Vacation Reading: The Furious Longing Of God

This book was given to me by a church member a few months ago.  I hadn’t had a chance to pick it up, but actually quoted another one of Manning’s books in a sermon the other day.  I grabbed it on my way out of the office on Sunday and am so glad I did!

Some of it was a little bit wordy for me, but you can tell Manning has lived a life full of great difficulties and even greater grace.  I’d love to read some more of his stuff (any suggestions?).

Favorite quotes …

“All I have learned through trial and error is to stay alert and aware, especially of God smiling at our silliness.”

“If you took the love of all the best mothers and fathers who have lived in the course of human history, all their goodness, kindness, patience, fidelity, wisdom, tenderness, strength, and love and united all those qualities in a single person, that person’s love would only be a faint shadow of the furious love and mercy in the heart of God the Father addressed to you and me at this moment.”

“I would add that the outstretched arms of Jesus exclude no one, neither the drunk in the doorway, the panhandler on the street, gays and lesbians in their isolation, the most selfish and ungrateful in their cocoons, the most unjust of employers and the most overweening of snobs.  The love of Christ embraces all without exception.”

“To affirm a person is to see the good in them that they cannot see in themselves and to repeat it in spite of appearances to the contrary.” <- This one hit me hard.

“If we as a Christian community took seriously that the sign of our love for Jesus is our love for one another, I am convinced it would change the world.” <- BAM.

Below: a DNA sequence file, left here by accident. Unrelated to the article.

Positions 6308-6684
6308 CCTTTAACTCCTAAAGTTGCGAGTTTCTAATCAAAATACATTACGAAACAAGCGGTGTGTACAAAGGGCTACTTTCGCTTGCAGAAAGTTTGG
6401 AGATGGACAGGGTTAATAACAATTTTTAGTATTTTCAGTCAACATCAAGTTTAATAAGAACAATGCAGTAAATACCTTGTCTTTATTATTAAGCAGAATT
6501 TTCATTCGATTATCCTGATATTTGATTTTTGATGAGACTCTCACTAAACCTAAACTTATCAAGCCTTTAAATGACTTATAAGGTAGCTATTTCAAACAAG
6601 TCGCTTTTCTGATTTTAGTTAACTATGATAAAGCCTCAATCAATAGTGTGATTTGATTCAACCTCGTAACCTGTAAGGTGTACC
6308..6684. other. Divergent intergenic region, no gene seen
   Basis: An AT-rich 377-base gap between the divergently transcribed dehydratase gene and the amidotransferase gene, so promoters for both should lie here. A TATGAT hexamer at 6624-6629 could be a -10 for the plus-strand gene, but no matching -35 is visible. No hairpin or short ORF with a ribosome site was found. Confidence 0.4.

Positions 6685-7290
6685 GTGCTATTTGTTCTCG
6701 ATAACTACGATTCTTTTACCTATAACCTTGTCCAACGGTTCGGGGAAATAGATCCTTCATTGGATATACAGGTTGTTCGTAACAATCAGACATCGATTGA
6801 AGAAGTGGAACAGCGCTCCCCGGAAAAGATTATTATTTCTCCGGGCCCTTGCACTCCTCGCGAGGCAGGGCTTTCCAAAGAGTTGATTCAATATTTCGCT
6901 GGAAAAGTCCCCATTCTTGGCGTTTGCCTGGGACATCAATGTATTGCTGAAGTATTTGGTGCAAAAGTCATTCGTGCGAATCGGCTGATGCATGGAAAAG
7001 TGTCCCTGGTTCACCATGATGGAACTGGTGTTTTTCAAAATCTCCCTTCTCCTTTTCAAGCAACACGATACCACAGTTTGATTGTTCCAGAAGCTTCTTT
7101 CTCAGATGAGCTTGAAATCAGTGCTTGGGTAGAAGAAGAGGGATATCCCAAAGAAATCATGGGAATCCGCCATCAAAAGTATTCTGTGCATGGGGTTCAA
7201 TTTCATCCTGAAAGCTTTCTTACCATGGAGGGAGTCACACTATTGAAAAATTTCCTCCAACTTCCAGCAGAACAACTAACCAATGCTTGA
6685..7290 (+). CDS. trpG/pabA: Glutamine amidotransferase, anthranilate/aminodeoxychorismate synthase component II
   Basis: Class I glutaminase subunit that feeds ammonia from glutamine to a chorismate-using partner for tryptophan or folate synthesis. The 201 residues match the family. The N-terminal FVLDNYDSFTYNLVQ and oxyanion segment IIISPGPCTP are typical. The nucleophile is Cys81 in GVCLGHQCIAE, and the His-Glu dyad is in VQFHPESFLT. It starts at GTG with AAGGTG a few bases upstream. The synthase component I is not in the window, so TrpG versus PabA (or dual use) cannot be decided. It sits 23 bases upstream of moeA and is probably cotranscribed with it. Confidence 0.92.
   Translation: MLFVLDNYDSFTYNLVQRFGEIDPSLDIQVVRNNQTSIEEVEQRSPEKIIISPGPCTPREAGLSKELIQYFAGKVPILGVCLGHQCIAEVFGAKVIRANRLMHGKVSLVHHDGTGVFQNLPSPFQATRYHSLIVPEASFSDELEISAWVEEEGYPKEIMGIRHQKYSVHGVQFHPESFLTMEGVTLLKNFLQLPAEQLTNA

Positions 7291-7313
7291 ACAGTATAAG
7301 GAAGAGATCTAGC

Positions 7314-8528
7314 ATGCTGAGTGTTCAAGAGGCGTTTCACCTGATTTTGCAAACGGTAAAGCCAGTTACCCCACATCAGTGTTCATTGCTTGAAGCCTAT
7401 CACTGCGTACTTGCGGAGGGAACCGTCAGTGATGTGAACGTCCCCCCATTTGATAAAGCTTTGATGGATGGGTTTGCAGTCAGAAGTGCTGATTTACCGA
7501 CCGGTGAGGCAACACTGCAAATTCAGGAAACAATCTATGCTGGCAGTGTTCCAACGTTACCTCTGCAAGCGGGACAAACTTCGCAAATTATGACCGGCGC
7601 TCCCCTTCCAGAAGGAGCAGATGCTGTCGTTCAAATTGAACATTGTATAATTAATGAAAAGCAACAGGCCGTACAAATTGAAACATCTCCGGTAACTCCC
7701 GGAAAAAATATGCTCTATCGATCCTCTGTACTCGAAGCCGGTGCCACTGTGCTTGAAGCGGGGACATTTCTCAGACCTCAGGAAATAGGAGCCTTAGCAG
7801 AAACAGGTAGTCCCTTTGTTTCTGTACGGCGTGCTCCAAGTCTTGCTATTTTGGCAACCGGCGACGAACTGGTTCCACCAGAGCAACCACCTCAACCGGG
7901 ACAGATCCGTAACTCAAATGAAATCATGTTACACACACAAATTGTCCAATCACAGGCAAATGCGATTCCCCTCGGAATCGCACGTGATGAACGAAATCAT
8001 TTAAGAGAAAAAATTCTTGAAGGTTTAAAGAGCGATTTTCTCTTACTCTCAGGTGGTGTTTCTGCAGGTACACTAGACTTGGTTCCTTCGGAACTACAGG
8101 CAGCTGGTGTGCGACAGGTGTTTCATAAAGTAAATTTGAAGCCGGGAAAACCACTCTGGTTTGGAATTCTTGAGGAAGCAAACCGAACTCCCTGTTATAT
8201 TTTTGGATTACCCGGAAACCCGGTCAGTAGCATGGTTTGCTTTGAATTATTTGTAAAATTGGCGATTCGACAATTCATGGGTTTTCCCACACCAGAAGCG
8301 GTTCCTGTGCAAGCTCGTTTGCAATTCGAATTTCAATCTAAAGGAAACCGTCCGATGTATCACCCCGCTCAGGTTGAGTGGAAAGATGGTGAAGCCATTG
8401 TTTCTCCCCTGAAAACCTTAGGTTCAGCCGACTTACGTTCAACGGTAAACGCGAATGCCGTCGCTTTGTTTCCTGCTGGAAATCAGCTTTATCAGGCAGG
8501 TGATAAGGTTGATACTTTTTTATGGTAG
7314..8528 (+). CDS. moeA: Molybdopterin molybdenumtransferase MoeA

“How is it then that we’ve come to imagine that Christianity consists primarily in what we do for God? How has this come to be the good news of Jesus? Is the kingdom that He proclaimed to be nothing more than a community of men and women who go to church on Sunday, take an annual spiritual retreat, read their Bibles every now and then, vigorously oppose abortion, don’t watch x-rated movies, never use vulgar language, smile a lot, hold doors open for people, root for the favorite team, and get along with everybody? Is that why Jesus went through the bleak and bloody horror of Calvary? Is that why He poured out his Holy Spirit on the church? To make nicer men and women with better morals?  The gospel is absurd and the life of Jesus is meaningless unless we believe that He lived, died, and rose again with but one purpose in mind: to make brand-new creations. Not to make people with better morals, but to create a community of prophets and professional lovers, men and women who would surrender to the mystery of the fire of the fire of the Spirit that burns within, who would live in ever greater fidelity to the omnipresent Word of God, who would enter into the center of it all, the very heart and mystery of Christ, into the center of the flame that consumes, purifies, and sets everything aglow with peace, joy, boldness, and extravagant, furious love. This, my friends, is what it really means to be a Christian. Our religion never begins with what we do for God. It always starts with what God has done for us, the great and wondrous things that God dreamed of and achieved for us in Christ Jesus.”

5 thoughts on “Vacation Reading: The Furious Longing Of God

  1. Very nice and funny man, met him at a talk he did in Boston a while back. Ragamuffin gospel, Lion and the Lamb, and Abba’s Child are all good.

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